Of the initial funding, $11.1 million paid for the old Wilshire Boulevard Ohrbach’s department store, a derelict held in federal foreclosure by the Resolution Trust Corp. The rest went to repairs and restoration of the building, which for years had been a freebie hostel for squatters.

Robert Petersen, a self-made entrepreneur, devoted car guy and then-owner of a magazine empire that included such pioneer automotive publications as Motor Trend and Hot Rod, pledged $15 million--$5 million as an immediate endowment, $10 million after his death--to assist the project.

And at its gala opening, a night of Hollywood celebrities, limousines and floodlights, the Petersen Automotive Museum stood on Los Angeles’ Museum Row as a showcase for Southern California’s hopeless passion for autos, classic and contemporary, and undying motoring ways, ancient and modern.

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But the Petersen’s $2-million annual debt service on the original $28.5 million in bonds became an impossible nut to crack. It was also a significant strain on the over-stressed budget of the Natural History Museum, which was forced to pick up the tab for the auto museum’s debts.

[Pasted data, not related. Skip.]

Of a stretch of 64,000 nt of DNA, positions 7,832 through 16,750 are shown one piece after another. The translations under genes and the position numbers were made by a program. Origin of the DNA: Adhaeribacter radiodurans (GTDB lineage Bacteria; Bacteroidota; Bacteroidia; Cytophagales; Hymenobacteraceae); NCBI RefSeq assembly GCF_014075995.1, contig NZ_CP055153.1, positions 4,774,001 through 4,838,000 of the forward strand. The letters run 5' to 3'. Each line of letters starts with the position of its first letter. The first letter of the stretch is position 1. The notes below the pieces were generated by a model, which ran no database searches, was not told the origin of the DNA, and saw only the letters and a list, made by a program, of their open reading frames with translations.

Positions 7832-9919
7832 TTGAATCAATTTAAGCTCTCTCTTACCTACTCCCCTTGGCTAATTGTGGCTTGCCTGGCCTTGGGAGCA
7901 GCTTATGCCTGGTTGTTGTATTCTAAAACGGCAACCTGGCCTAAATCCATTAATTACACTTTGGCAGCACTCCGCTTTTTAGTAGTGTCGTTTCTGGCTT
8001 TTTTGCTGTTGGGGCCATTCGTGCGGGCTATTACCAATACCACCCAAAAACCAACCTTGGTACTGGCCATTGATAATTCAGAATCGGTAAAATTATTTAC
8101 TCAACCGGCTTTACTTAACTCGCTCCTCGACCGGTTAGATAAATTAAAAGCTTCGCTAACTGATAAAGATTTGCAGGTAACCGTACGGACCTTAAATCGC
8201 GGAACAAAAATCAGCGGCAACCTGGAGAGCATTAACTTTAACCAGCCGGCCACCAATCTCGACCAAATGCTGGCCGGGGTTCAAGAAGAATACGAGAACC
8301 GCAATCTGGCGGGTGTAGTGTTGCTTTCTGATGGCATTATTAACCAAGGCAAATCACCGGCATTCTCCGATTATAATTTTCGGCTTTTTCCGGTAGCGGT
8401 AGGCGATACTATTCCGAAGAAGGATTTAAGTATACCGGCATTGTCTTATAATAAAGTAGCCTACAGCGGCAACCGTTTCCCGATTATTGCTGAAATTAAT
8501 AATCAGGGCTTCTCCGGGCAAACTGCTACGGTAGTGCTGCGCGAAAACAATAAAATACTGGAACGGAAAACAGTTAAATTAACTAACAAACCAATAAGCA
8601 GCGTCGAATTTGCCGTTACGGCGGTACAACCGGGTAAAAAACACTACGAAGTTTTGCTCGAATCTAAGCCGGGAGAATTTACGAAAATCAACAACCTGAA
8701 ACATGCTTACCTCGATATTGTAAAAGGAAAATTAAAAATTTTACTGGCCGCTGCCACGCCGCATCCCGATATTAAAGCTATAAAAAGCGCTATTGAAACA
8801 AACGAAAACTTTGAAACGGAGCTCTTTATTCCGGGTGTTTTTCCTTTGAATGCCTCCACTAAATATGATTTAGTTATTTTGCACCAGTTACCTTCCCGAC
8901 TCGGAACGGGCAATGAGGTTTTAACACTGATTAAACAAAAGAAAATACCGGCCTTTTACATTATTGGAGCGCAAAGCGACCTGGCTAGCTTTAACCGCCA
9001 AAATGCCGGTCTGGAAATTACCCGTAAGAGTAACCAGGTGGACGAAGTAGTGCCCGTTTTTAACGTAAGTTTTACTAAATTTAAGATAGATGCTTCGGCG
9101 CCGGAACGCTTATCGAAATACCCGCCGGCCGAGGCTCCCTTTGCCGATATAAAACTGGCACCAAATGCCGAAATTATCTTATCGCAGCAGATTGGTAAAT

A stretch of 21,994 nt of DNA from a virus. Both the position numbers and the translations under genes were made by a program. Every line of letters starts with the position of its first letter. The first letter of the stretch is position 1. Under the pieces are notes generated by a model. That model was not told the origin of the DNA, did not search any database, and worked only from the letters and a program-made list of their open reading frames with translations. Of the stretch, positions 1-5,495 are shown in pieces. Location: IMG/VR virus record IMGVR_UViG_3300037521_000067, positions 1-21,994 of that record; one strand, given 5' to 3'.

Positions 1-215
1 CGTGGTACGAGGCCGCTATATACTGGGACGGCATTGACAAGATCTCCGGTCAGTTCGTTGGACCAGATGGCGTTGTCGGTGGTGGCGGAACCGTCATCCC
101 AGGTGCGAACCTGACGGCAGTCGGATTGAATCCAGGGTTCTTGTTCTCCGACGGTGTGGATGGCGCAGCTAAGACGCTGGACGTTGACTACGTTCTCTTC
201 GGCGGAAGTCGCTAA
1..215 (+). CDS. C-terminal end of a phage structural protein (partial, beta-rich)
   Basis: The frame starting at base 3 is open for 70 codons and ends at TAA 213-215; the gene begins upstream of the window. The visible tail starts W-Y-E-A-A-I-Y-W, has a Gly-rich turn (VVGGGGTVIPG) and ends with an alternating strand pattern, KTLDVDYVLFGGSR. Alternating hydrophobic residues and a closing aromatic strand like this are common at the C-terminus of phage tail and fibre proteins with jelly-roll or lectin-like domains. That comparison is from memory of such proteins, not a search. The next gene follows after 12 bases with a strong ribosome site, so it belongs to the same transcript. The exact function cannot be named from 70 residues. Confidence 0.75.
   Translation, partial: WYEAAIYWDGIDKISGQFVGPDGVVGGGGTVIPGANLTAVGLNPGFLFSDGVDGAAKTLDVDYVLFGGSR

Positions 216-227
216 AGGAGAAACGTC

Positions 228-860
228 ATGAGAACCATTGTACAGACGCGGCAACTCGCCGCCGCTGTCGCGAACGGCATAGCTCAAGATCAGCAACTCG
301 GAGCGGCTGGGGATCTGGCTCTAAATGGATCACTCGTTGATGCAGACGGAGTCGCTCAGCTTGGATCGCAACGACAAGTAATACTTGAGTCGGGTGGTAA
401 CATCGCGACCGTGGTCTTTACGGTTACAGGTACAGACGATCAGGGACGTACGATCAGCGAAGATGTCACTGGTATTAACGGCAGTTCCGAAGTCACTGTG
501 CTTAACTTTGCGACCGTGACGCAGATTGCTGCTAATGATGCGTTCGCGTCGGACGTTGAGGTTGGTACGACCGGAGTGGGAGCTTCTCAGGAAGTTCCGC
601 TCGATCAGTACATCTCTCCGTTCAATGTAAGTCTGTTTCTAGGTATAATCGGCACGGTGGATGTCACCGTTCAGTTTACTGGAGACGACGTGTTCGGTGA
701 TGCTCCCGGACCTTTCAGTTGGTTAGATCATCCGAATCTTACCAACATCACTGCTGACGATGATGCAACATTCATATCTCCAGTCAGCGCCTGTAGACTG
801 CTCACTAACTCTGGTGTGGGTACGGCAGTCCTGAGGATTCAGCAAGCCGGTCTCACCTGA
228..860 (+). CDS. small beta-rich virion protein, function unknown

“Paid admissions, car club parties, corporate galas, special exhibits--these things paid for the daily, weekly, monthly operations of the museum,” said a former manager who requested anonymity.

“We actually were grossing twice as much as the Natural History Museum and the Page combined,” he said, referring to the George C. Page Museum of La Brea Discoveries, another member of the Natural History organization. “But it didn’t make any difference, because we still had the debt service.”

Making matters worse, he said, was a revenue shortfall created by the county’s initial, unrealistic attendance projections.